Is It Just Us?

Discussion in 'Basses [BG]' started by old_skool, Mar 5, 2002.

  1. old_skool


    Aug 17, 2000
    Milwaukee, WI
    Are we, the people of the United States, the only nation of people that have so much pride for US made basses along with other products (this is a basses forum, lets stick to that) made in the US? What I mean is, When you first think about getting the nicest bass from, lets say Fender. You think, OK, American made. You put them in a higher category in terms of construction and quality than MIM and MIJ basses. I know that this is obviously not true in all cases but do you see what I’m trying to get at? We tend to look down on foreign made basses. It seems that US made basses have a bit of snob appeal to them. Tons of basses are made in Korean factories. Do the Korean people feel that these models produced in their country are nicer than the US made models or do they too feel that the models produce here in the states are better for whatever reason? Do other countries have this kind of pride for the basses that are produced in their country?
  2. Good call!!! I really do not agree with that, but so far it seems like it is true. Probably because it is more expensive to make in the states, so the quality expected is higher... There are also the most highly regarded of all, yet elusive canadian made products... Very rare indeed.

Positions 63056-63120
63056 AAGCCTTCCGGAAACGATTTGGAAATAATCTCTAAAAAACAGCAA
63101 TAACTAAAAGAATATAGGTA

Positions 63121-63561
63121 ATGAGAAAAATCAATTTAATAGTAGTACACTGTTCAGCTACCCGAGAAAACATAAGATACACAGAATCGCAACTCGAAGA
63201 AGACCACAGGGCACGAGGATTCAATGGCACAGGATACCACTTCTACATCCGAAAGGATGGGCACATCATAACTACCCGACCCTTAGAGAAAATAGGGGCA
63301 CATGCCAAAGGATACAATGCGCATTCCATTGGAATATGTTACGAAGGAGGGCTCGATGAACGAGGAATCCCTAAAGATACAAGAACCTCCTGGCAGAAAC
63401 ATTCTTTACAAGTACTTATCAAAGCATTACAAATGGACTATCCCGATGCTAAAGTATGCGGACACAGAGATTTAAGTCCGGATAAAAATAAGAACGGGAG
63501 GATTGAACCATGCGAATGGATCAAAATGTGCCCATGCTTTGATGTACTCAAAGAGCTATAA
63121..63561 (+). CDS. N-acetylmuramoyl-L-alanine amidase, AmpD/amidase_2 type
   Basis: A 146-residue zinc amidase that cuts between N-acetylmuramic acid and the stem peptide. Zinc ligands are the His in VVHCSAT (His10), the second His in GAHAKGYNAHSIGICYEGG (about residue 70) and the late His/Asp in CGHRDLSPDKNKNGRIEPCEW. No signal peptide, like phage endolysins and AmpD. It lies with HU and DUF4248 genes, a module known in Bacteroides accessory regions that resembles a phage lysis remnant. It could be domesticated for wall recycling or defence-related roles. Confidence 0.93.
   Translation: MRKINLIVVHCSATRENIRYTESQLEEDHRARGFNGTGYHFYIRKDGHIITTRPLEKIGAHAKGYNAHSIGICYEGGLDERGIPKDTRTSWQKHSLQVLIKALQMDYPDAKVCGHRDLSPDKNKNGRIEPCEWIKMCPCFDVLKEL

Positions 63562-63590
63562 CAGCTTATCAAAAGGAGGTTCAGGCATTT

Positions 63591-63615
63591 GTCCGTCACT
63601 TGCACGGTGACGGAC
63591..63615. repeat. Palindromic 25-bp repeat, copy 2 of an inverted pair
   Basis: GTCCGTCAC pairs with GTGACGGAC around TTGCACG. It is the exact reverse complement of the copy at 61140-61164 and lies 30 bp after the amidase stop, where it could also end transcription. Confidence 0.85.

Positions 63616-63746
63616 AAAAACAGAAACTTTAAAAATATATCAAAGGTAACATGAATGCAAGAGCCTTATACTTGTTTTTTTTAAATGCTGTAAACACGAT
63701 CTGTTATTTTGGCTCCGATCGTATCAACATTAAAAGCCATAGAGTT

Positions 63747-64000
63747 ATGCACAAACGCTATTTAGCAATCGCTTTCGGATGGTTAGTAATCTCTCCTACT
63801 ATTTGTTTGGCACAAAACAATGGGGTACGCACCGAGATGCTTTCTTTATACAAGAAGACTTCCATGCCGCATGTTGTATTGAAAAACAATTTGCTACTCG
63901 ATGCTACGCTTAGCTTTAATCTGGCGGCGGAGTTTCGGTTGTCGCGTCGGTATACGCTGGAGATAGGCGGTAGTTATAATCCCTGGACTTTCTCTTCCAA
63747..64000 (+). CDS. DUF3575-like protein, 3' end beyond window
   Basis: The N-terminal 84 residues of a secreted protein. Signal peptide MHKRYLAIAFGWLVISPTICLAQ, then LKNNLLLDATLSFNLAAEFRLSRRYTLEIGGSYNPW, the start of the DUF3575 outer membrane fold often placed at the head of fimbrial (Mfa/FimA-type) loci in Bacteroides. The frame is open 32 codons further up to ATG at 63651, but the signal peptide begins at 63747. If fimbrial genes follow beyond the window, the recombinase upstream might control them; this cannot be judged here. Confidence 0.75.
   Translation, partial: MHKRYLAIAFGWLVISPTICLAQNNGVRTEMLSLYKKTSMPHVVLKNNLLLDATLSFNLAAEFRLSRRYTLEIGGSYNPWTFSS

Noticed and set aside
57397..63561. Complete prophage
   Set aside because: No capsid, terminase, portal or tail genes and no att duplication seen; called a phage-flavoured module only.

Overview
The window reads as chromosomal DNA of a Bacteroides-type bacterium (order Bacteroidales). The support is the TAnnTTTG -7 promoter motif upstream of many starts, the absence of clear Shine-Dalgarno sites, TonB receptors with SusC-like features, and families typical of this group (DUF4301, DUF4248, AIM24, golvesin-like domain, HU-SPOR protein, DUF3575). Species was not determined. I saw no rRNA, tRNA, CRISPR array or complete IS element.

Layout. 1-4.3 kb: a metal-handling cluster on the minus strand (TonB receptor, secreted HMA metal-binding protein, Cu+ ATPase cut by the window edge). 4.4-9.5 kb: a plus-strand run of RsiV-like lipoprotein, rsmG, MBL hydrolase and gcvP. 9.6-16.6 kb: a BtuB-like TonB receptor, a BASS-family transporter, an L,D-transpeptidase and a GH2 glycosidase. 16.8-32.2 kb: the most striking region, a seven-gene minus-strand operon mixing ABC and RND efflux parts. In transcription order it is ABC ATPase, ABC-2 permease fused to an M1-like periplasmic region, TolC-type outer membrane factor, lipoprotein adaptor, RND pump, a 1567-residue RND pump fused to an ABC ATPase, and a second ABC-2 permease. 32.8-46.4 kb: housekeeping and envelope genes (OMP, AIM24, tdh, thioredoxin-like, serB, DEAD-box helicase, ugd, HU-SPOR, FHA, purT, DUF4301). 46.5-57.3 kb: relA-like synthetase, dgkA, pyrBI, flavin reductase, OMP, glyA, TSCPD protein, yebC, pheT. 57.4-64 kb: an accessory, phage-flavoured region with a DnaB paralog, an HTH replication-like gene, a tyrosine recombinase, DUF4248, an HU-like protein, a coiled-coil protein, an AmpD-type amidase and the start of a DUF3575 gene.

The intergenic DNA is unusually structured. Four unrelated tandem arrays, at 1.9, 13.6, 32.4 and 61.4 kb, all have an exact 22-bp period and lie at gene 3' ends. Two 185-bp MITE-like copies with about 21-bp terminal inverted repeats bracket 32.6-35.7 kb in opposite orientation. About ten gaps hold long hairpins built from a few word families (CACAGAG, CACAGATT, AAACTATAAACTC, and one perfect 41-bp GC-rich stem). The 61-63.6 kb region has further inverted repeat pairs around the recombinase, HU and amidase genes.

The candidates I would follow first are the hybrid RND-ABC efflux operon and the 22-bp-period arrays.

3. FalsehoodBass


    Jul 22, 2001
    Denver, CO
    no.. your point is misleading. The best fender basses ARE the american ones... that's a fact. Fender, an american company, chooses to manufacture it's top of the line instruments in the US. Warwick's top of the line is constructed in Germany, and both of their el-cheapo basses are made in korea or japan. Not to say that any bass made in korea or japan is of poor quality, but those ones are.

    So by saying that I like the "american" fender more than the mexican one doesn't mean I think my country is any better than someone else's. I just want a better bass. And in fender's case, the better one is made in the US.
  4. Deynn

    Deynn Moderator Emeritus

    Aug 9, 2000
    I no more think of where a bass is made, than I do anything else I purchase. (vehicle, televison, etc.)
    I choose the one I like best and regardless of where it was made, it is the one I buy.
    I always find it somewhat amusing, when I hear someone say, "I only buy American made instuments"....because if they applied that principle to everything else thry purchase, they wouldn't have much. ;)
  5. Showdown